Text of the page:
• by betterunixthanunix (980855) on Sunday May 22, 2011 @10:56PM (#36213542)

      For all the idiots that are going to complain about Google reneging on their openness promises this was obviously required by the content owners

      How does that change the fact that Google is reneging on their promises?

      We criticized Google for filtering search results in China, so why should we not be critical in this case?

    • by Fnord666 (889225) on Sunday May 22, 2011 @11:01PM (#36213568) Journal

      There is no way the studios will allow any of their precious precious movies to run on a device without them being absolutely certain that they know where the data goes from the network connection to the screen and they can ensure nobody copies it.

      You know, high tech devices like DVD players for example.

    • by wvmarle (1070040)

      The obvious other choice Google has is to NOT provide such service. That should be a realistic alternative.

      Or will really everyone suddenly buy an iPhone at twice the price of an Android phone just to watch movies? So not having a movie market, would that really dent their competitiveness? That market is probably US-only anyway.

      Or will Android users simply resort to piracy to get their movies on their phones instead? In which case the movie companies lose out more than when there would be an unrestricted

    • by WorBlux (1751716)
      DRM isn't about stopping piracy, (theres always the analog hole) it's about taking away fair use and turning the world into one where pay per view is universal.
    • by Svartalf (2997)

      Considering that they've done the Cloud Music storage deal without licenses, I don't buy that line of reasoning.

    • not an intention. A door is not "open" when it is shut simply because you intend for it to be open. Shut is shut.

      Android's source is open.
      Android as a platform is nowhere near it.

      Techies care a great deal about the former.
      Everybody else only cares about the latter.

      But techies have done a good job of convincing everyone else that open source code for Android OS == open platform in the marketplace, in practice.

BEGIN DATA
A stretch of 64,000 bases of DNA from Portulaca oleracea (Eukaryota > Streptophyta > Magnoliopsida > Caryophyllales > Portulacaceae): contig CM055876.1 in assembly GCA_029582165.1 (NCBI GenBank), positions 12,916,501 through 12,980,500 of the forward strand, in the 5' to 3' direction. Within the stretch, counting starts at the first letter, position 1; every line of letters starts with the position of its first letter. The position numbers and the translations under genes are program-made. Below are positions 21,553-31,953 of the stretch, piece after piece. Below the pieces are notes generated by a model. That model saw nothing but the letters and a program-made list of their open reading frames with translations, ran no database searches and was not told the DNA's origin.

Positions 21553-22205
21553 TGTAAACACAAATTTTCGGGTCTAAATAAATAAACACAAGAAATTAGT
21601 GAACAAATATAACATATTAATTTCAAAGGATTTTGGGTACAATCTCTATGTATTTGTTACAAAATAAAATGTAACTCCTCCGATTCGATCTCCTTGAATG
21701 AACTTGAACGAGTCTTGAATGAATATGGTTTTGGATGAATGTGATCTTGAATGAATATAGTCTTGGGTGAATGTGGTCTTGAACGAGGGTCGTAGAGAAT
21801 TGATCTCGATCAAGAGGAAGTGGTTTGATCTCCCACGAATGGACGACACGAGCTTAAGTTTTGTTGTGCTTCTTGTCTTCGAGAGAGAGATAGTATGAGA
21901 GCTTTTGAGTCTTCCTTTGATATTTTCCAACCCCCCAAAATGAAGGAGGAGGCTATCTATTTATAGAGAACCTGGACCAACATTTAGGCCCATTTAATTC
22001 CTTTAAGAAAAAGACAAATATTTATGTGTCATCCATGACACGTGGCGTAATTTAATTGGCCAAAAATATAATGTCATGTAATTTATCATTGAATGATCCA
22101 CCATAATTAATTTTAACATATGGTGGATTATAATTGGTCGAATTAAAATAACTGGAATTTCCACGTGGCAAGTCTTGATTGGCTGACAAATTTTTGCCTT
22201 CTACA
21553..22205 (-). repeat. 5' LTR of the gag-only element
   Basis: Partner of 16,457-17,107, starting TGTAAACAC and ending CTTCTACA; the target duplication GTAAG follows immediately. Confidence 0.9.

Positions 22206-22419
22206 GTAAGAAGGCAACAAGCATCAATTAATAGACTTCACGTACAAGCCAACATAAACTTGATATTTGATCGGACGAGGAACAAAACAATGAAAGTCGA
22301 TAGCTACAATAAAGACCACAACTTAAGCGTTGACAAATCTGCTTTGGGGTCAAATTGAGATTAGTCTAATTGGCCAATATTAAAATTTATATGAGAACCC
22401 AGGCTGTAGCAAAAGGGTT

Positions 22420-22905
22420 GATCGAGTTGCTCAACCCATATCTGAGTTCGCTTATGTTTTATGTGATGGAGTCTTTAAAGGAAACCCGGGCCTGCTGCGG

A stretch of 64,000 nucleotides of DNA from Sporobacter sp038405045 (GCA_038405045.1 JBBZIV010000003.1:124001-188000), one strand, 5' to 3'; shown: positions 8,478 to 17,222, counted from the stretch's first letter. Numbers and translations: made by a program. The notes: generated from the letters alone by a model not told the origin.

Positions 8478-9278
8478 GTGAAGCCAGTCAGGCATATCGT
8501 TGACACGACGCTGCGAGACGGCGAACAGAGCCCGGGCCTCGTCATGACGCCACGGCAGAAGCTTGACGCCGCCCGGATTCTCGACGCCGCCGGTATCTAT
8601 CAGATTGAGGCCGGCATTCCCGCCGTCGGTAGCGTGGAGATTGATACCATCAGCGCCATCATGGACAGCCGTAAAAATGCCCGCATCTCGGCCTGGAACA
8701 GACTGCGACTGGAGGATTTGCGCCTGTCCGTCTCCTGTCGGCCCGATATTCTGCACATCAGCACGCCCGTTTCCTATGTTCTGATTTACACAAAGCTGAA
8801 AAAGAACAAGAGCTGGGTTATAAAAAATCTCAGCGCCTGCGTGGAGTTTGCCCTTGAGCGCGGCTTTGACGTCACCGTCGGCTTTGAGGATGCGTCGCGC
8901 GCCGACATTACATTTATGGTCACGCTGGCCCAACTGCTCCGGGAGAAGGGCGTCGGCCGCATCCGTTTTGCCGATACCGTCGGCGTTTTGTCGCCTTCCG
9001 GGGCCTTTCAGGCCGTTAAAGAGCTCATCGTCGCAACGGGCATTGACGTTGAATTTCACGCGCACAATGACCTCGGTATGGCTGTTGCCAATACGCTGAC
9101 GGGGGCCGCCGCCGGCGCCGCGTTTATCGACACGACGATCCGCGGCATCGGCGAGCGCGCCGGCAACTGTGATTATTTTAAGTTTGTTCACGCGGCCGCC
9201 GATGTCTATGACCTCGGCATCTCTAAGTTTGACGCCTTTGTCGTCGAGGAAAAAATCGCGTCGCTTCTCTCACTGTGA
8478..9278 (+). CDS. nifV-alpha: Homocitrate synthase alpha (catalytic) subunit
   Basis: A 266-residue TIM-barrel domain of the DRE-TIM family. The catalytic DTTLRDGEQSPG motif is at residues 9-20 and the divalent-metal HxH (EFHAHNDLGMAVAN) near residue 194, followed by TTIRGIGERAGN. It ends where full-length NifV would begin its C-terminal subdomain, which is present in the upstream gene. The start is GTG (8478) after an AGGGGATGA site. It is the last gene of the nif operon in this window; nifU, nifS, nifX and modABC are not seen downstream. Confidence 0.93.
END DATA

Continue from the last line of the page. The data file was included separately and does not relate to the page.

And the debates rage here on Slashdot as if there was some question about whether Android, in realit

    • by syousef (465911) on Monday May 23, 2011 @02:41AM (#36214634) Journal

      For all the idiots that are going to complain about Google reneging on their openness promises this was obviously required by the content owners.

      Google then should not have made a promise it could not reasonably be expected to keep. No one forced them to. How does this make people who complain idiots exactly?

    • by devent (1627873)

      "So it is not Google's fault, Google has no choice about it."

      Yeah right, Google could just say NO. But than Google would lose a few million bucks, but why do I care? They had a choice and they choose to just accept the terms of the movie studios. So why shouldn't I be pissed at Google and the movie studios?

    • by Junta (36770)

      Funny, people can play this content on their personal computers. I too am dissatisfied with Linux support, but anyone claiming they don't support Linux it's due to DRM is full of it. So long as they let a Windows PC (which gives the users administrative access) play back the content, the argument is moot.

    • by Kynde (324134) <kynde&iki,fi> on Monday May 23, 2011 @10:26AM (#36217230)

      For all the idiots that are going to complain about Google reneging on their openness promises this was obviously required by the content owners.

      That's a load of crap.

      Google could've said no. Just as they should've said no when it was china doing the asking.